Main Street


The comparison of Main Street with Madame Bovary became a commonplace among American as well as French critics. Stuart Sherman in his little pamphlet was perhaps the first critic to work out a systematic comparison of the two novels, and two years later, in Mammonart, Upton Sinclair would work out his. Lewis himself, defending the originality of his work, protested that he had not read Madame Bovary when he wrote Main Street as, similarly, he protested that he had not read Spoon River Anthology . There were many lovely extravagances that told Lewis he was now among the great, and while one reviewer went so far as to compare him with those geniuses in the novel of provincial manners, Jane Austen and George Eliot, no one was foolish enough to call Main Street the American Middlemarch. Perhaps someone should have risked the fatuity, but stressing the adjective, American, and thus suggesting perhaps that, with our famous lack of social and cultural and moral complexity, this was as near as an American novelist could come to such a work, and that what Lewis’ book seemed to tell Americans, and Europeans, was that all Americans everywhere make their march down the middle of Main Street, and that this is indeed the poverty and the pain of our lives.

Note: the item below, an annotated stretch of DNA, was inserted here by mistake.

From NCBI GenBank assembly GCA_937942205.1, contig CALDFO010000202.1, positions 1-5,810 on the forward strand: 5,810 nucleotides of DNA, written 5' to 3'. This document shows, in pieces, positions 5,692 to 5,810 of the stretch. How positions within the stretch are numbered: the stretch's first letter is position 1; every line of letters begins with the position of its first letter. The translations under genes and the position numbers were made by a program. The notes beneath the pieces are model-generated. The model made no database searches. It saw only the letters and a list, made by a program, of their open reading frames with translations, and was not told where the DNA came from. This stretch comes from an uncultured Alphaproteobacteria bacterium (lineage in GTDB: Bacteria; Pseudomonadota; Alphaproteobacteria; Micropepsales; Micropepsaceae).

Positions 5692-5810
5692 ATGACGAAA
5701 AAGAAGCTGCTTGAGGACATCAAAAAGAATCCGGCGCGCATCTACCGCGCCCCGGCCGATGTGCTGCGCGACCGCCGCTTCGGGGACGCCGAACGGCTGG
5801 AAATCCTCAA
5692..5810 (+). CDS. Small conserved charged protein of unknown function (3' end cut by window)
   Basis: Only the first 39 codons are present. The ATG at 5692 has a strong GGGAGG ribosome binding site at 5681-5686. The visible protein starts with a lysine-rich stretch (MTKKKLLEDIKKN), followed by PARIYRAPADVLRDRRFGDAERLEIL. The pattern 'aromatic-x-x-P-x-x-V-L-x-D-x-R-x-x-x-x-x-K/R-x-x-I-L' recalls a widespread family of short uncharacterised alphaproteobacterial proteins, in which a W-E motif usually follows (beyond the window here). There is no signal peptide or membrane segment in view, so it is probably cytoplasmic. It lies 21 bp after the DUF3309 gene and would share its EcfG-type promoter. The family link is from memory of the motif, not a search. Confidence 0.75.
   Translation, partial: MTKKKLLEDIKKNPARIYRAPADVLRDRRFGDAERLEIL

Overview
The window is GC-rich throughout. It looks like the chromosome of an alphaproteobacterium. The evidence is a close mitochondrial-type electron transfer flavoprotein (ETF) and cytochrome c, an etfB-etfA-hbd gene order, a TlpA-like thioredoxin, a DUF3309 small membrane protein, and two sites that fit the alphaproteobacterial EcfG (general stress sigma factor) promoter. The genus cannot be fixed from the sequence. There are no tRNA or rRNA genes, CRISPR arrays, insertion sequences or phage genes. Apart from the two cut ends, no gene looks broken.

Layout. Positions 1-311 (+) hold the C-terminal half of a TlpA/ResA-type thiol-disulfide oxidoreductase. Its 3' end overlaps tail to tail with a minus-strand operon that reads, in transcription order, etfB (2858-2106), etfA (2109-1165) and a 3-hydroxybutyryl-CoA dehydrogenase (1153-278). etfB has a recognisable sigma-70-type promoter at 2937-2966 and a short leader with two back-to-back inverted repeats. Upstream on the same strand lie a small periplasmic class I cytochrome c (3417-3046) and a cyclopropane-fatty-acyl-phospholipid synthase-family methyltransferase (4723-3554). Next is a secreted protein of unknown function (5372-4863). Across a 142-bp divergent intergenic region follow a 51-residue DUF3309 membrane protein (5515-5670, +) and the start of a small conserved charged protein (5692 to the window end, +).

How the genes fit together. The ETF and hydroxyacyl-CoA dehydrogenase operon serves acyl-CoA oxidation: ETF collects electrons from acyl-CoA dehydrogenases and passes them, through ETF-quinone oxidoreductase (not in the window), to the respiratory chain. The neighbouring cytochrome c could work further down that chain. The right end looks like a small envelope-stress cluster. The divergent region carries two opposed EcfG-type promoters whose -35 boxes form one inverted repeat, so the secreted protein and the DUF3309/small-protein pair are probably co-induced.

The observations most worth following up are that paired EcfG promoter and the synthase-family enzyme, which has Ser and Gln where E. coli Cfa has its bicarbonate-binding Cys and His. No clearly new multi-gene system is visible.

*James’s lament is the most famous (see page 9). [Ed.]